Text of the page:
Like many young, budding designers, Typography and I got off to a rocky start. Not understanding the difference between readability and legibility, I drove myself crazy until Type wanted to be my friend as badly as I wanted to be Type’s.
When it came to the Web, we got on like a house on fire and our loving relationship continues to this day. It’s a platform, a tool, a resource and well let’s be real, a place for all your crazy housemate’s cat videos. We’ve all had one. The internet is a big place, and while some areas are very familiar, there is also a dark void of things I personally don’t understand.
But what about the relationship between Type and Web? One-on-one equals two as company, but then there is the user … is three a crowd?
Jason Pamental aimed to address the connections within this triad, problem solving ways to turn good website experiences into great ones.
The workshop covered topics like performance, screen scaling, styling tricks and how nailing the basic primitive of the design is the best way to create layouts from the content out. Starting designs by properly defining the humble <p> will likely save future you a lot of pain and frustration. Jason took the group through each of these with structured examples and clear explanation. As a non-coder I certainly appreciated his clear thought process and colloquial references to ‘dropping it like a drop cap’ and ‘linking it, linking it real good’.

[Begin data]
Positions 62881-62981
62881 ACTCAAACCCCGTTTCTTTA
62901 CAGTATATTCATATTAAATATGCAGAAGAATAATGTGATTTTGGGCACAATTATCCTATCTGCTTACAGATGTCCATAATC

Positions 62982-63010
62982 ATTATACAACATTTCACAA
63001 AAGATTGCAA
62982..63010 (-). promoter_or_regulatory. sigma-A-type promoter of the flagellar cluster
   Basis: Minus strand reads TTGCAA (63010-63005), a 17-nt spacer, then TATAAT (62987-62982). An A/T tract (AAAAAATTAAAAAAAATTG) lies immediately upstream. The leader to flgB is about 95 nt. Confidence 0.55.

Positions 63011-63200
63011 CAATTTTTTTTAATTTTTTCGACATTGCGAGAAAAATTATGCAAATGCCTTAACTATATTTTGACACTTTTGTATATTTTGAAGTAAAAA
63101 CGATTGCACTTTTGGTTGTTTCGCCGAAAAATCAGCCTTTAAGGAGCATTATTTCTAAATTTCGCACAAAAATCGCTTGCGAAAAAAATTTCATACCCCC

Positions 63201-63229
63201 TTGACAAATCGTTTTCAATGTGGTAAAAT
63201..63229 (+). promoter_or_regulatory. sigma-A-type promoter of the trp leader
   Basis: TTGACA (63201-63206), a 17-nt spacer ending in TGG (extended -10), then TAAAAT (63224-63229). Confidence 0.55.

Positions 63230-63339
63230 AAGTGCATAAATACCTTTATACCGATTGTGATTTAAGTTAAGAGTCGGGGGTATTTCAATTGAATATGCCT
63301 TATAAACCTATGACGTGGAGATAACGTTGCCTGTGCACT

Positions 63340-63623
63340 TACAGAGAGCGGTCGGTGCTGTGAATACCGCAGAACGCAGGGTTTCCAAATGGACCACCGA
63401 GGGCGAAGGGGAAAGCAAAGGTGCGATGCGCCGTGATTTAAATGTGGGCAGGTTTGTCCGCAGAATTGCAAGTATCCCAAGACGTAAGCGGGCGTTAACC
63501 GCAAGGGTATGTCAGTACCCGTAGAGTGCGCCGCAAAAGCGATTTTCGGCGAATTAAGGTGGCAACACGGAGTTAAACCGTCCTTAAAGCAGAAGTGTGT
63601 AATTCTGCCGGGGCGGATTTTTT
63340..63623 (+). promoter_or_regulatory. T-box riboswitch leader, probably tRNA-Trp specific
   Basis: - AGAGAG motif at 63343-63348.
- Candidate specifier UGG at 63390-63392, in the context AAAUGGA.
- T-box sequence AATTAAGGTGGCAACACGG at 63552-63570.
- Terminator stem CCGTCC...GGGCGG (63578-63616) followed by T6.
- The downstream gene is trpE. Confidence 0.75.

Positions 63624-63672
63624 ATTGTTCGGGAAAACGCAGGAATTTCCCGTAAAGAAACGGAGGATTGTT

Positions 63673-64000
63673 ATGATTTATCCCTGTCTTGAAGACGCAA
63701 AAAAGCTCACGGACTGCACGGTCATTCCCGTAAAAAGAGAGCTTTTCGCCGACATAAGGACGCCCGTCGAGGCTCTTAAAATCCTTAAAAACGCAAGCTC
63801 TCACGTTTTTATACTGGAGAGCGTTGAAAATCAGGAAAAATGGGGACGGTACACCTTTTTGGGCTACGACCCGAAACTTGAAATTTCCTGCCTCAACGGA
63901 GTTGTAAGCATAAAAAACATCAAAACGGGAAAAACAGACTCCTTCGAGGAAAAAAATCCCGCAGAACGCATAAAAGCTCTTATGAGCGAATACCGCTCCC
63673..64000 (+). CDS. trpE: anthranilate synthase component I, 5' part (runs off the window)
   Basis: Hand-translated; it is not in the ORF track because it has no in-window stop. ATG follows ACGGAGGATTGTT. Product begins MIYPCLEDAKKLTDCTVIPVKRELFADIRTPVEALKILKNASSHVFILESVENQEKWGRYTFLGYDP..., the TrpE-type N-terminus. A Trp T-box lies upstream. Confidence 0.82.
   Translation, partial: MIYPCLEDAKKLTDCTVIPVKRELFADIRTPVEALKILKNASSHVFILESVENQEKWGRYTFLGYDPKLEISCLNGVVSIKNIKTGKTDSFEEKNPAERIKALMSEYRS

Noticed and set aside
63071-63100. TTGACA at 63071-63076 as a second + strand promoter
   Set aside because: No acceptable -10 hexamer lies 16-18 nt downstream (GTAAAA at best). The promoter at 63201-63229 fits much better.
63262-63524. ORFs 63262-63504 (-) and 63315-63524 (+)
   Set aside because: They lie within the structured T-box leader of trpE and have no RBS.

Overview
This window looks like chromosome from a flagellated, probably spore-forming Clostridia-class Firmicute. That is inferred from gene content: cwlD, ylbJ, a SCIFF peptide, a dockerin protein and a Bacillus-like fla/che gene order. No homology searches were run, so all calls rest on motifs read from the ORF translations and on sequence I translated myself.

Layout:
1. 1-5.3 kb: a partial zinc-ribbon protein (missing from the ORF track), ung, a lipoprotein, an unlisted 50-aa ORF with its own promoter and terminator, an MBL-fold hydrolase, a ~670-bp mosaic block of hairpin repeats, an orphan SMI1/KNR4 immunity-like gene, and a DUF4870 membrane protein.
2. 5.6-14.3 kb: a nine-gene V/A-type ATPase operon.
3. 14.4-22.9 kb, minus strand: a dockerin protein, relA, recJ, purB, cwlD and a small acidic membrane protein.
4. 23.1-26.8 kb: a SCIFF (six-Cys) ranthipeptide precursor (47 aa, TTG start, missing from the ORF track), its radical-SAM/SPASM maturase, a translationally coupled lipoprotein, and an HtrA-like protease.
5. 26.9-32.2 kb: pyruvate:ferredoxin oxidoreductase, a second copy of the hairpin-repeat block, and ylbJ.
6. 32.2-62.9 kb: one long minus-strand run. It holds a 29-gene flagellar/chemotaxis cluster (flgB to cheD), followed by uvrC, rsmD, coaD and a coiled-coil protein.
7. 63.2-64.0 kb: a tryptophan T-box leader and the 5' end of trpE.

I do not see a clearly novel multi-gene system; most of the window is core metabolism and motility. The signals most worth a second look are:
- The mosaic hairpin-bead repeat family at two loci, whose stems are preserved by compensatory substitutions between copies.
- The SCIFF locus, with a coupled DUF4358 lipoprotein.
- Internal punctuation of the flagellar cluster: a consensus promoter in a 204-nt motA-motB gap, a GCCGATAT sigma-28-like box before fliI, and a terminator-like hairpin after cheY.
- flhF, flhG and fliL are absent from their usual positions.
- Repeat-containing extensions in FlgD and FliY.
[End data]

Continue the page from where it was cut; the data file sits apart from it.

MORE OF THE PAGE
With over 50% of interaction being on a mobile devices, responsible web typography is more important than ever as that number continues to increase. Jason’s workshop was a lovely balance between form and function, advocating for a smarter and simultaneously more beautiful online experience. After all, if Typography is “the clothes which words wear”, we can’t leave the Web naked now, can we?
→ Responsive Typography: workshop homepage with slides and resources.
→ GitHub: Source code from Responsive Typography workshop at TYPO Berlin.
→ The Recorder online version: Responsive website where web fonts and corrections can be switched on and off.
Lead UX Strategist (Providence)